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Dr Stuart Cannon FTSE

Program Leader: Maritime Surface and Above Water Combat, Defence Science and Technology Group

Stuart is a naval architect by profession and has been involved in providing acquisition, sustainment and capability assurance advice to the Royal Australian Navy for all of the current surface fleet. He has an Adjunct Professor position at the Centre for Hydrodynamic and Maritime Engineering at Australian Maritime College within the University of Tasmania. Stuart is also the Chairman of the Board for the Australian Diver Accreditation Scheme (ADAS).

Stuart will talk about the Hydrodynamic facilities that are supported by the Department of Defence. This will include details of the cavitation tunnel, tow tank and ocean wave basin situated at AMC, and the new Underwater Explosive Test Facility in Victoria. He will discuss the Defence requirements placed on infrastructure to enable collaboration both within Australia and Worldwide.

Rosie Hicks (1)[16]
Rosie Hicks

Chief Executive Officer, Australian Research Data Commons

Rosie Hicks is the Chief Executive Officer of the Australian Research Data Commons (ARDC). The ARDC is a sector-wide initiative enabled by the Australian Government’s National Collaborative Research Infrastructure Strategy (NCRIS) to provide Australian researchers with competitive advantage through data. The ARDC’s mission is to accelerate research and innovation by driving excellence in the creation, analysis and retention of high-quality data assets.

Rosie has expertise and extensive knowledge of the Australian research infrastructure sector, and leadership experience as the former CEO of the Australian National Fabrication Facility (ANFF). Her career, spanning Japan, UK and Australia, includes every aspect of scientific instrumentation from product development and technical marketing to the management of multi-user facilities, working in environments that cross academic and industry domains.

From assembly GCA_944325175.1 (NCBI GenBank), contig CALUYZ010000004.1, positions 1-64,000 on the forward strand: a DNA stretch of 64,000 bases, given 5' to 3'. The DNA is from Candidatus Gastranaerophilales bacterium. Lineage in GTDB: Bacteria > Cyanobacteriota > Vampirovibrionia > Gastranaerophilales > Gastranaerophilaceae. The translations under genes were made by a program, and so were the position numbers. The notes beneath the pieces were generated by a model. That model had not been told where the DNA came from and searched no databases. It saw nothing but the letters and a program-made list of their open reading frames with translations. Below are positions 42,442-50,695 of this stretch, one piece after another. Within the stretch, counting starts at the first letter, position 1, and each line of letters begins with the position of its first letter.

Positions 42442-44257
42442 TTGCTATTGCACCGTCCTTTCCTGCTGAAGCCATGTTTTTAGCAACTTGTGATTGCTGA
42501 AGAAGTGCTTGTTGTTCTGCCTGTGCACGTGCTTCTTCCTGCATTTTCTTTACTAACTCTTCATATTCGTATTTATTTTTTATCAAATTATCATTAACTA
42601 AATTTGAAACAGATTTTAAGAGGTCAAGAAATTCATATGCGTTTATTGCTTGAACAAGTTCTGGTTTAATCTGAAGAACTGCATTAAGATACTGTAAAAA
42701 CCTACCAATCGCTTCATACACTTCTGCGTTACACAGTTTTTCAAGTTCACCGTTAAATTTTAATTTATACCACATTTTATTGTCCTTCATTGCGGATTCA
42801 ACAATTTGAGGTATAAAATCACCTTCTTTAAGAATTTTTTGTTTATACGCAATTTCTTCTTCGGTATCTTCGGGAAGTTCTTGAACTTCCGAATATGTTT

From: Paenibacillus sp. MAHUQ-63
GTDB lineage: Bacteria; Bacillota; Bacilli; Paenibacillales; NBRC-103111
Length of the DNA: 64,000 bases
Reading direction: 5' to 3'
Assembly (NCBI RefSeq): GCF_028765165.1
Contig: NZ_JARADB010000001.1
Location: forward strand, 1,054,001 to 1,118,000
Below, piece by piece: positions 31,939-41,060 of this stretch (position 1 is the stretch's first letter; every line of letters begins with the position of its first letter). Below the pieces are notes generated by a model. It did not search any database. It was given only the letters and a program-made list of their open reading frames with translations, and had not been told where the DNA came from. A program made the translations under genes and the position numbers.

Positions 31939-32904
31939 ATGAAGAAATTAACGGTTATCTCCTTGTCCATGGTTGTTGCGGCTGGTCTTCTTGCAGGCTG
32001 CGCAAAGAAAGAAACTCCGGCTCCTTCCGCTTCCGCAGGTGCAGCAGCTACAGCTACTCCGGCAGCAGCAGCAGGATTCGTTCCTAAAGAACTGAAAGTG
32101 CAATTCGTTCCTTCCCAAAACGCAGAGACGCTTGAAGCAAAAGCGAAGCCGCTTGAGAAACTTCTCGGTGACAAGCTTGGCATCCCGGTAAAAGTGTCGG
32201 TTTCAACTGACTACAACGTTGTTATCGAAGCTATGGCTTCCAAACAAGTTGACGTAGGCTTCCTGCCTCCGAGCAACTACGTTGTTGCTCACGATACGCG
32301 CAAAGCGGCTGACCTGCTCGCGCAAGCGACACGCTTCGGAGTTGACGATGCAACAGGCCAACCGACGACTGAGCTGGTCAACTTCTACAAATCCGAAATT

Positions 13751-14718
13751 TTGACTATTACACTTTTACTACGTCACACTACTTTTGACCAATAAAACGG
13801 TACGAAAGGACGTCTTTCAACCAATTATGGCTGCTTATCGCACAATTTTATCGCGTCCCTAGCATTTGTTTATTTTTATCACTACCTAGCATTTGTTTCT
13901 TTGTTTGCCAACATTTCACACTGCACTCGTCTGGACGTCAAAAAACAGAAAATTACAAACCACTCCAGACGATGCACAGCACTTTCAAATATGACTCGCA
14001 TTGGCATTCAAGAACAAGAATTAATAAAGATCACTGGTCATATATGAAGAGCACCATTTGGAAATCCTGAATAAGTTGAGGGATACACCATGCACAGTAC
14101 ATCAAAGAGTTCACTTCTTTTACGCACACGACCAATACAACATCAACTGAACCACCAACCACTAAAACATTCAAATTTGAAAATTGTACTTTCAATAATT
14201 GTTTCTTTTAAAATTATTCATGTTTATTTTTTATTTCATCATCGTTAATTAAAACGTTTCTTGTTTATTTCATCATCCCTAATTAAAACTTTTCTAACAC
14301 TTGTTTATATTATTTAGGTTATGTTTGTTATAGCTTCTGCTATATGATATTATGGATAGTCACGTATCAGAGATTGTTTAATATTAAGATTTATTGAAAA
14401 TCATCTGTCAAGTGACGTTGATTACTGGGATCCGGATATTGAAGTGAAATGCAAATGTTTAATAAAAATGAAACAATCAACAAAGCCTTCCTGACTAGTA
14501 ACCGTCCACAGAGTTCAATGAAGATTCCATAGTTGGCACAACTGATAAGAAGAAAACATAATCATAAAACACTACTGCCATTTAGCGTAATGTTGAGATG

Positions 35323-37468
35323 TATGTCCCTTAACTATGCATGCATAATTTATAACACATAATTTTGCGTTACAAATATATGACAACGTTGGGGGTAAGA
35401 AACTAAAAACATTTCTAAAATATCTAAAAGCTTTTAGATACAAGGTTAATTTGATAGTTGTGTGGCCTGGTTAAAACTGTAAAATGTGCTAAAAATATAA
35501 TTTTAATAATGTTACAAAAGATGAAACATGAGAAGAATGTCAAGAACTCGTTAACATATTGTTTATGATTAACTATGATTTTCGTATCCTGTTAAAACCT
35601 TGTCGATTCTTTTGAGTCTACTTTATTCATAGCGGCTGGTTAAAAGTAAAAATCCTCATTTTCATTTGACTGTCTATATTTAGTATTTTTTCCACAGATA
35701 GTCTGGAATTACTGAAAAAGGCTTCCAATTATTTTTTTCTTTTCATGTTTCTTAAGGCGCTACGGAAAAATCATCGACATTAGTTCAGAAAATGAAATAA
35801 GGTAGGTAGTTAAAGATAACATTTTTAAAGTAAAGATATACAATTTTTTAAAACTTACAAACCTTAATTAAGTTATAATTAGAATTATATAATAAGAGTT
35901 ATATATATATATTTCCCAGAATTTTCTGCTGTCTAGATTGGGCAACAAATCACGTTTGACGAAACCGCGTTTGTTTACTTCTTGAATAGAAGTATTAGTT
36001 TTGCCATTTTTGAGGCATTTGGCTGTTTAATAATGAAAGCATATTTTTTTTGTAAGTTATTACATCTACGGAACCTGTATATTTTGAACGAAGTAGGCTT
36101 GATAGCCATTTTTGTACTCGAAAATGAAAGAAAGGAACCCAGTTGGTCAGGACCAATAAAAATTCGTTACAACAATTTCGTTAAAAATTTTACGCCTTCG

Michael James photo for JCBI v2_0
Professor Michael James

Acting Director, Australian Synchrotron

Michael was appointed to the role of Acting Director of the Australian Synchrotron in Melbourne in January 2023 and now leads this international user facility which hosts more than 5,500 researcher visits per annum and generates more than 600 scientific research articles each year. In his previous role, Michael led the Science Team at the Australian Synchrotron. He was responsible for operating and developing the original suite of 10 synchrotron beamlines and delivering the next generation of 8 synchrotron beamlines as part of the $100M BRIGHT Program.

Prior to moving to Melbourne in 2013, Michael was a Senior Principal Research Scientist at ANSTO in Sydney; Leader of the Chemical Deuteration Laboratory, and Instrument Scientist for the PLATYPUS Time-of-Flight neutron reflectometer that he designed and built at Australia’s 20 MW OPAL research reactor.

With a research background in chemistry, nanomaterials and magnetism, his research interests include numerous areas of neutron and X-ray scattering; predominantly relating to instrument and technique development, and the study atomic and molecular structures of technologically advanced materials. He has published more than 150 scientific peer-reviewed publications.